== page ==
Chloride is an important mineral involved in the regulation of the body's electrolyte balance, acid-base balance, and also is essential for proper nerve and muscle function. Healthy individuals do not need to be concerned about obtaining enough chloride; when eating a balanced diet, chloride needs are typically met. Patients who are extremely ill and have acid-base imbalance typically require careful monitoring of electrolyte levels and may need supplementation .
The following is a list of natural sources of chloride. For a more expansive list on food sources of specific nutrients visit Health Canada's Dietary Reference Intakes for Elements or USDA's National Nutrient Database
- salt substitutes (potassium chloride)
- sea salt
- table salt (sodium chloride)
Other food sources include:
The following are the primary uses for chloride: 
- Bartter Syndrome: Bartter syndrome is a group of disorders characterized by a widening of the ascending part of the loop of Henle in the nephron of the kidneys. The main features are low blood potassium, metabolic alkalosis, and high levels of calcium, chloride, and sodium excreted in the urine. Sometimes magnesium is low in the blood as well but this is rare. Supplementation with nutrients that are low such as potassium, sodium, and magnesium are often necessary .Individuals with Bartter syndrome may require additional amounts of chloride as well.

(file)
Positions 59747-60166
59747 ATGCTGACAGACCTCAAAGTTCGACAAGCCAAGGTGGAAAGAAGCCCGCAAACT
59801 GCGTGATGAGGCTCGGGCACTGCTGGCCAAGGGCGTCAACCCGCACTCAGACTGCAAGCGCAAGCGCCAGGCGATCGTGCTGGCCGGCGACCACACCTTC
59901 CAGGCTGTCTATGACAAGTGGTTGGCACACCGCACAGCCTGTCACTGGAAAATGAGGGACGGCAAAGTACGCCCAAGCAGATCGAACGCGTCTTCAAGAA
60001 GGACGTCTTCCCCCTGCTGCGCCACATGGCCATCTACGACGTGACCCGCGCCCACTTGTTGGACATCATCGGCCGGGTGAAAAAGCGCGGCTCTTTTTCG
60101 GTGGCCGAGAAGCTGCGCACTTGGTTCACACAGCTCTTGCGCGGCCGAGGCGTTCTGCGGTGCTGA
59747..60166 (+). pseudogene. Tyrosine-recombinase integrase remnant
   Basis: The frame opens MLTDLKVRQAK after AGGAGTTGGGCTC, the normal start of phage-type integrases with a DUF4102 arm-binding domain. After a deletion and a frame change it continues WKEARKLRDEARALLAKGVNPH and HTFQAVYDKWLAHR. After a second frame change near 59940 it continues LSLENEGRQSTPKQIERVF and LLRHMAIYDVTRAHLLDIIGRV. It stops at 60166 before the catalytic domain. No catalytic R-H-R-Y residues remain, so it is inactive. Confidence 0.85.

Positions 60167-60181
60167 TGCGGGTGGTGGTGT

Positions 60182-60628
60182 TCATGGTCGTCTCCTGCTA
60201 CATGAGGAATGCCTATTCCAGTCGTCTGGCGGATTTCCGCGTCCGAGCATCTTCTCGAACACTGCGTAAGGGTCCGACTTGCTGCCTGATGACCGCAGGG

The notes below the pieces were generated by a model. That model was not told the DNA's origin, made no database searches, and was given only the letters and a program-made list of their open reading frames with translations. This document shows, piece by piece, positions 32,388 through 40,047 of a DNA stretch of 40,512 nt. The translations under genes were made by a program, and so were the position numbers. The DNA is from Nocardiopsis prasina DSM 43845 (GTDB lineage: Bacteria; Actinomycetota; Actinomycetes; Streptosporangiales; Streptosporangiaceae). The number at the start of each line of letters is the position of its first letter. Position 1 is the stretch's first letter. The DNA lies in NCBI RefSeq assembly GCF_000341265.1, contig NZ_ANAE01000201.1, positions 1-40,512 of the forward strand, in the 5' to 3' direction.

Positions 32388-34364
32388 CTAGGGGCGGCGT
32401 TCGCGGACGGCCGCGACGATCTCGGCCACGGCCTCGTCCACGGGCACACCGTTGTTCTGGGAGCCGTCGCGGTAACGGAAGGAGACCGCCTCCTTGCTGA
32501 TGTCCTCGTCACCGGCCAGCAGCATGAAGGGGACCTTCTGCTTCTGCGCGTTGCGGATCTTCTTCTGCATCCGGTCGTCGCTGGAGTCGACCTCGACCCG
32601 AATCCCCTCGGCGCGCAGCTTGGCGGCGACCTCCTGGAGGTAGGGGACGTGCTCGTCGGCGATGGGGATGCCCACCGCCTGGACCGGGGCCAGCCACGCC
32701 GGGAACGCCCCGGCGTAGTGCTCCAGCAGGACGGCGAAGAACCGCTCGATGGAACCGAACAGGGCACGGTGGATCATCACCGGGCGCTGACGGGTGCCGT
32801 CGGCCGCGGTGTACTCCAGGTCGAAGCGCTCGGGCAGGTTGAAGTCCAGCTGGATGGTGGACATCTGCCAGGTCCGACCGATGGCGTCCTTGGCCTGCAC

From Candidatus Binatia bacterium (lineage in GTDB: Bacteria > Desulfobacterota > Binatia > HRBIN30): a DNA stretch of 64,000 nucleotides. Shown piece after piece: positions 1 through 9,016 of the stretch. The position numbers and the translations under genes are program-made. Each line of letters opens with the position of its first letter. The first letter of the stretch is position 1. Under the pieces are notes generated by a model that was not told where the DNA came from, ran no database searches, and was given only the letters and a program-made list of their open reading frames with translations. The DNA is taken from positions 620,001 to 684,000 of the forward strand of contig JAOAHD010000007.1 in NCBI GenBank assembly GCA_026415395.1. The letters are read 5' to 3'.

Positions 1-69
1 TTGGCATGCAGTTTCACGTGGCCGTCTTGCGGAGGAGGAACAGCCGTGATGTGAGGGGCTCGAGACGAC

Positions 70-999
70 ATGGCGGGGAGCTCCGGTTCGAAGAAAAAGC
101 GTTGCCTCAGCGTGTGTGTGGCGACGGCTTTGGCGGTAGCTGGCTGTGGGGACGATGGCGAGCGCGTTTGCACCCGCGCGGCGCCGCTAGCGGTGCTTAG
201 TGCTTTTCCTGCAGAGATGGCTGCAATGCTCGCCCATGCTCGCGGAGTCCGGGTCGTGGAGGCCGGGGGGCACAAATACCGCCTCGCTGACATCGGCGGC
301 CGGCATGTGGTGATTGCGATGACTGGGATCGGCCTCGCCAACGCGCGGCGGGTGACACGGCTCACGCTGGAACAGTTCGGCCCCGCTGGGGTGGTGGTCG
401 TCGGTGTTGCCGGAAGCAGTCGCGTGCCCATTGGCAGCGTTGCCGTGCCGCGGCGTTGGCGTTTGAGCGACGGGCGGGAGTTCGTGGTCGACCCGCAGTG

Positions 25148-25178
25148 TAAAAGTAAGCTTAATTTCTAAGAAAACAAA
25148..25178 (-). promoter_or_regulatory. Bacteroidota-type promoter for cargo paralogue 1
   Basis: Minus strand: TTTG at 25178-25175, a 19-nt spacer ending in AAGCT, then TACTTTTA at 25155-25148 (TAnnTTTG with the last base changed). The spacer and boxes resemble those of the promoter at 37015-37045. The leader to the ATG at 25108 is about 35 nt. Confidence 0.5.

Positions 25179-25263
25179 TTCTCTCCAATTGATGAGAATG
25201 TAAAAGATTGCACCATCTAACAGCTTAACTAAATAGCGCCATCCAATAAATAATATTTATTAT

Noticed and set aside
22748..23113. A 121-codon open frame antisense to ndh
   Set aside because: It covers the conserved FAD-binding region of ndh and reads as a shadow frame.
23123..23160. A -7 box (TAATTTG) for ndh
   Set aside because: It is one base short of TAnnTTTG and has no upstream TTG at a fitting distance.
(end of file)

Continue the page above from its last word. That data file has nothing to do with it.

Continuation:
- Renal Tubular Disorders and Cystic Fibrosis: Individuals with renal tubular disorders and cystic fibrosis may require additional amounts.
Chloride deficiency is extremely rare in North America except in those with acid-base balance disorders. Causes of deficiency may include:
- continuous vomiting
- infant formula preparation lacking chloride which can lead to:
- metabolic alkalosis
- significant urinary loss
- psychomotor defects
- memory loss
- growth retardation
Symptoms of chloride deficiency may lead to:
- unbalanced acids and bases in body fluids
Best specimens to collect: 
- Chloride is available as sodium-chloride (salt) tablets. These may cause stomach distress and overload on the kidneys.
- Chloride is also a constituent in many multivitamin/mineral formulations  .
- The recommended dosages varies based on age and health status. To determine what your specific requirements are talk to your naturopathic doctor or other trained medical professional.
- General: Supplementation is not warranted unless there are significant alterations in acid-base balance in which case, medical supervision is required.
- Drug Interactions include: None reported 
- Nutrient Interactions include: 
- Griffith, H. Winter (2000) Vitamins, Herbs, Minerals & Supplements: The Complete Guide, Revised Edition, MJF Books
- Medlineplus 
- Kliegman RM, Stanton BF, St. Geme III JW, Schor NF, Behrman RE. Kliegman (2011) Nelson Textbook of Pediatrics, 19th ed, WB Saunders.